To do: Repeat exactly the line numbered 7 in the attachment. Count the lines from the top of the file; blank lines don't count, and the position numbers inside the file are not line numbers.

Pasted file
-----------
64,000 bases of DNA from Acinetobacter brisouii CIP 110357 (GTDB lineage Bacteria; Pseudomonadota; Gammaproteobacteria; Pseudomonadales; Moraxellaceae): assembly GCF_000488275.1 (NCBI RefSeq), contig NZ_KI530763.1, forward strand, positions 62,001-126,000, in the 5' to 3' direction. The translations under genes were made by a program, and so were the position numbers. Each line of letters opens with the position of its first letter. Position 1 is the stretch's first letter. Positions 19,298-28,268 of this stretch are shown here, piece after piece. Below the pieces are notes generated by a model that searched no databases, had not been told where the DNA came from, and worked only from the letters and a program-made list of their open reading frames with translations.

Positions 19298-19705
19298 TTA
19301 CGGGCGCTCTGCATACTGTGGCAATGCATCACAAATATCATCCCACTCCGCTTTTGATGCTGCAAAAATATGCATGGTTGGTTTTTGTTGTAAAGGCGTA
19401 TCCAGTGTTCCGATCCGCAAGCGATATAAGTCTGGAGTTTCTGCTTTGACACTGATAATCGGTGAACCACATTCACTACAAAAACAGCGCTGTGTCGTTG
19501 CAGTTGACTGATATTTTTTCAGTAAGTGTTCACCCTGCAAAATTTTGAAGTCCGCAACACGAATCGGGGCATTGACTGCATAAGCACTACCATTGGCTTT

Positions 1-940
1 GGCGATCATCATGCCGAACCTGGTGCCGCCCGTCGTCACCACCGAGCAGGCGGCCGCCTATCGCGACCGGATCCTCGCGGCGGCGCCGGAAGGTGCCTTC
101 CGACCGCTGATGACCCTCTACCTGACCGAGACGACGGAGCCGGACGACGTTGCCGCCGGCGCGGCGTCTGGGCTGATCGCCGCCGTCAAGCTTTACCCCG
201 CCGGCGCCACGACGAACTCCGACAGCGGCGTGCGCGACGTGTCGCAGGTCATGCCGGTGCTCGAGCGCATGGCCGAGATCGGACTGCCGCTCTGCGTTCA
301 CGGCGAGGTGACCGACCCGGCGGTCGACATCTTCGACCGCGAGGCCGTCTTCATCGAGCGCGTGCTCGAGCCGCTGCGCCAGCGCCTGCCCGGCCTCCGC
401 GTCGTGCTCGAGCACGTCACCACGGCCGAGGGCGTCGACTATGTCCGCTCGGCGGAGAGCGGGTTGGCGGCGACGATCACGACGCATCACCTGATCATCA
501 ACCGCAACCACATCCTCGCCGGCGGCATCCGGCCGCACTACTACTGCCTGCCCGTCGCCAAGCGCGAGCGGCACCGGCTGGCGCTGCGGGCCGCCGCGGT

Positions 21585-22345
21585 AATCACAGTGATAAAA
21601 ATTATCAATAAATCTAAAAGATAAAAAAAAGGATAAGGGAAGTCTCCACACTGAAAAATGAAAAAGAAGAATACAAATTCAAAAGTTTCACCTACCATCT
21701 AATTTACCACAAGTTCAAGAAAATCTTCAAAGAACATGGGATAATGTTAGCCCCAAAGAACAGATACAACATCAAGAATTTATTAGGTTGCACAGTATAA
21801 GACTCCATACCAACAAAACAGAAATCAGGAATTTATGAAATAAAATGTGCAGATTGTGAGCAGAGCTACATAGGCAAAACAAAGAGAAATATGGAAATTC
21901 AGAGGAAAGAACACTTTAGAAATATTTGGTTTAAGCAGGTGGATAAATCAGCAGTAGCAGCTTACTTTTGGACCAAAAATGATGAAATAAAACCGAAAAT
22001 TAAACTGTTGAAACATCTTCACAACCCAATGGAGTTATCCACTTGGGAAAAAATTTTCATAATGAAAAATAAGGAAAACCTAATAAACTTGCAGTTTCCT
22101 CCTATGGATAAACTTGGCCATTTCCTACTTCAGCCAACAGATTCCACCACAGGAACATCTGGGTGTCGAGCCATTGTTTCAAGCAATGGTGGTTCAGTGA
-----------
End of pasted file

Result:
Positions 1-940